The acids of fruits are digestible; that is, they change when entering the system, so that they do not have the effect that common acids do. Another element of fruits is the sugar which they contain. Some fruits contain a great deal more than others. Figs, dates, and raisins contain the most; but grapes, cherries, currants, and apples contain quite a percentage, although the acid hides it from the taste in some of the fruits, as is the case in the cherry and currant. Some fruits, as the plum, apricot, and peach, contain very little sugar.
The sugar which is found in fruits is the sweetest of all sugars, and in its natural state, when eaten with the fruit, is easy of digestion, being just what the system requires. Honey, which is nothing but the sugar of fruits, because it is taken from the blossoms, would be a much better and sweeter sugar than cane-sugar, if it were not adulterated. Sometimes bee keepers feed their bees upon a cheap grade of molasses, poor sugar, etc.; and sometimes when the blossoms of wholesome plants and trees are scarce, bees will gather honey from the flowers of weeds, or tobacco plants, and even collect the honey dew from oak leaves, which is only a secretion of an insect. If the pure honey from flowers could be obtained, it would be better than cane-sugar; but even then it would contain some of the pollen of the flowers and some germs.
There is another constituent of fruits, which, although it does not add to the nutritive value, holds the juices and determines the shape of the fruit, and that is the cellulose or woody fiber. In some fruits, this is very thin and easily broken up, as in the strawberry, but in others, it is quite tough, woody, and indigestible, as in the orange. It is better to reject the cellulose of such fruits. For sick people and those having weak stomachs, fruit juice is best, and can often be eaten where the fruit can not.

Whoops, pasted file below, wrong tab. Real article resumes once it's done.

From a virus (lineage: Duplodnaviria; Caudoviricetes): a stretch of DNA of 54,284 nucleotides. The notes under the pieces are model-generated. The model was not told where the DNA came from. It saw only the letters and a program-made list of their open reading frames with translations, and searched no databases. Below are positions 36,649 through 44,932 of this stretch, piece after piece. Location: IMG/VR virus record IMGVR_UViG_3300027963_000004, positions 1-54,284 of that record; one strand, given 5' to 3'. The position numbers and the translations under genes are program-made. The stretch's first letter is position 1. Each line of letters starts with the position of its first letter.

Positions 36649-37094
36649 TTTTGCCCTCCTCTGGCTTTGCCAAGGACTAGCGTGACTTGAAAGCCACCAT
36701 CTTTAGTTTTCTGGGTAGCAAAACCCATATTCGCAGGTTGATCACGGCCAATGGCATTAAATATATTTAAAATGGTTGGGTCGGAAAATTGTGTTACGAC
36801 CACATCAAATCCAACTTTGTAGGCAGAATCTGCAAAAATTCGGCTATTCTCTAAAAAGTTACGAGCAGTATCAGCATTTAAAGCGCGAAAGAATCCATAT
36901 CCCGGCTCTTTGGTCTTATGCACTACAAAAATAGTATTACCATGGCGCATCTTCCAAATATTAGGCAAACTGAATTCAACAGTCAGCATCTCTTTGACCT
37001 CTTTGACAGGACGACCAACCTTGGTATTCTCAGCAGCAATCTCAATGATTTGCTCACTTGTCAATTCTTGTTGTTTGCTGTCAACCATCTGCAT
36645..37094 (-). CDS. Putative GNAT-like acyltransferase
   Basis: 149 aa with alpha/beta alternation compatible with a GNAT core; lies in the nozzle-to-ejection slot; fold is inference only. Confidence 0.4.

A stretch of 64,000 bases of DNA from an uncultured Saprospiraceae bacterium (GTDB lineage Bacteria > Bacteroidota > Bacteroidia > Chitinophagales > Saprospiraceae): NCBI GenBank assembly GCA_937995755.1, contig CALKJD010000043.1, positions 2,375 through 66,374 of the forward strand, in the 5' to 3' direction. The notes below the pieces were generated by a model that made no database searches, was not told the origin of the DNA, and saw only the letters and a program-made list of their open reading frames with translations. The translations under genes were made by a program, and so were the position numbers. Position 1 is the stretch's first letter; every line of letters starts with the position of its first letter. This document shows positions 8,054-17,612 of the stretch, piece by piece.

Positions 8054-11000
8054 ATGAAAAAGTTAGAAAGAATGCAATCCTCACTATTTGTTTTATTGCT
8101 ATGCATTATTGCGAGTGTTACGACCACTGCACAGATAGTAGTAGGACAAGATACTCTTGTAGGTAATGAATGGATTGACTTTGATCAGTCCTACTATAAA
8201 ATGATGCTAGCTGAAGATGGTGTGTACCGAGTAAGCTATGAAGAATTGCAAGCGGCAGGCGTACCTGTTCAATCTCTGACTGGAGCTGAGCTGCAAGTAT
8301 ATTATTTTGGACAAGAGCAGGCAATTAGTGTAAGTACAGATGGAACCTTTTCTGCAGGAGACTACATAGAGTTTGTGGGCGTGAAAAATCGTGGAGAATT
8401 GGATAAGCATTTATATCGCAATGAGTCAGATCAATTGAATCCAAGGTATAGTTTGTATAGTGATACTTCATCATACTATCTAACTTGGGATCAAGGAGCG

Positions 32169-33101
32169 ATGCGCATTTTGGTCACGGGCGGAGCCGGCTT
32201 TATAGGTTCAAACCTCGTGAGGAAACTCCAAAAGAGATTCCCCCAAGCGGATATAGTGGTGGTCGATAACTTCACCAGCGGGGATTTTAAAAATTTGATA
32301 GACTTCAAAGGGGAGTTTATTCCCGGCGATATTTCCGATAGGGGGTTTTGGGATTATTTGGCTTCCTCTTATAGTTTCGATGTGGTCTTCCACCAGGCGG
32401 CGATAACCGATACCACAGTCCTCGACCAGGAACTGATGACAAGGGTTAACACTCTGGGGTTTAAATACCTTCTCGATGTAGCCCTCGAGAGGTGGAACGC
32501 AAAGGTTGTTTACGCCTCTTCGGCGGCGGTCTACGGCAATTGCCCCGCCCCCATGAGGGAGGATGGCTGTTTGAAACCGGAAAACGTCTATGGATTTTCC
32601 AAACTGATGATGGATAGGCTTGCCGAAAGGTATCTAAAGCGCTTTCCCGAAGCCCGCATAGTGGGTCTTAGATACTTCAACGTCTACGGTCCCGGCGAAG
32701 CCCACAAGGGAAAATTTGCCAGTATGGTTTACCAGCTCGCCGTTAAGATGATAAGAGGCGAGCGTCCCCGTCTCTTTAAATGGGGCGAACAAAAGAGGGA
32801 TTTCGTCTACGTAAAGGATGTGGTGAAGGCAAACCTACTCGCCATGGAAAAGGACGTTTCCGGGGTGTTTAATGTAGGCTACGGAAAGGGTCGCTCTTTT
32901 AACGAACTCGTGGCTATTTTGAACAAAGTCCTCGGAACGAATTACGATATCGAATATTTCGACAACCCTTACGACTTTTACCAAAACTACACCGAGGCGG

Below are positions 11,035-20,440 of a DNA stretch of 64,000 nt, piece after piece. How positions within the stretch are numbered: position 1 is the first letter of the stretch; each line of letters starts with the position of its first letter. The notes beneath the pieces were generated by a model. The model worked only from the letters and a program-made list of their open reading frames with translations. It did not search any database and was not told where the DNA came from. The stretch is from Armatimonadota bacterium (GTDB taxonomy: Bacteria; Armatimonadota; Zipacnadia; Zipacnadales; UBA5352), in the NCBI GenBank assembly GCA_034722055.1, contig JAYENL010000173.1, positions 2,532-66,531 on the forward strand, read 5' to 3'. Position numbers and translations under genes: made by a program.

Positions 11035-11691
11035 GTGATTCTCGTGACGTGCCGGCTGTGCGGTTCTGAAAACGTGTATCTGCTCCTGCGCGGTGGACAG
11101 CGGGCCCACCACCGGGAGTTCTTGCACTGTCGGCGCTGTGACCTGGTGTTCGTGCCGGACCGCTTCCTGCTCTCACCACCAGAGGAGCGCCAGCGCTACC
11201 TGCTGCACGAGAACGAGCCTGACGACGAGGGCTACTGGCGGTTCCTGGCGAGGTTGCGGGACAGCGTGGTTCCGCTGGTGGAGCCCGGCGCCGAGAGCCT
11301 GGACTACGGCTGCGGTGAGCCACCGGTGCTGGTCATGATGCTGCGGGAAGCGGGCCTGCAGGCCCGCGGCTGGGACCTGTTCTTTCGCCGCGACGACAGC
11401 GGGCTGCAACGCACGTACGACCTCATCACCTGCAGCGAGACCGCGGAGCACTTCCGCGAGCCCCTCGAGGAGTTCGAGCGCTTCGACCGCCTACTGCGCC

The use of fruit for curing disease is by no means a new idea. Pliny, the Roman naturalist, who perished in the eruption that destroyed Pompeii, mentions the grape-cure in his day. At the present time, the grape-cure is used quite extensively in France, Switzerland, and Germany, and has been tried to some extent in California. But curative properties are not peculiar to the grape alone, as there are the strawberry-cure, the peach-cure, the cherry-cure, and the apple-cure.
The reasons why fruit is so beneficial in cases of disease, are as follows : First, because they are disinfectants, clearing out the germs from the stomach and alimentary canal; second, they break up the waste substances so they can be eliminated by the kidneys.
Fruits are of great value in the treatment of fevers, sick headache, nervous headache, biliousness, Bright's disease, obesity, consumption, and intestinal disorders. Fruits are eaten with greater benefit, if eaten alone. If other foods are eaten at the same meal, great care should be taken in the combination. Fruit and vegetables do not combine well; fruits and eggs do not unless the eggs are raw; neither do very acid fruits combine well with grains, as the acids, if in too great a quantity, hinder the digestion of starch.
Fruits contain an abundance of water, a meager supply of albumen, sugar, acid, and cellulose; but no fats, except in the olive, and only a very small amount of starch, except in the green fruit. But fats, while nearly absent in fruits, are just what nuts can supply. In cold climates especially, the fats are very essential for producing heat in the body. The system can get along better without starch than fats. Nuts and fruits therefore make an ideal diet.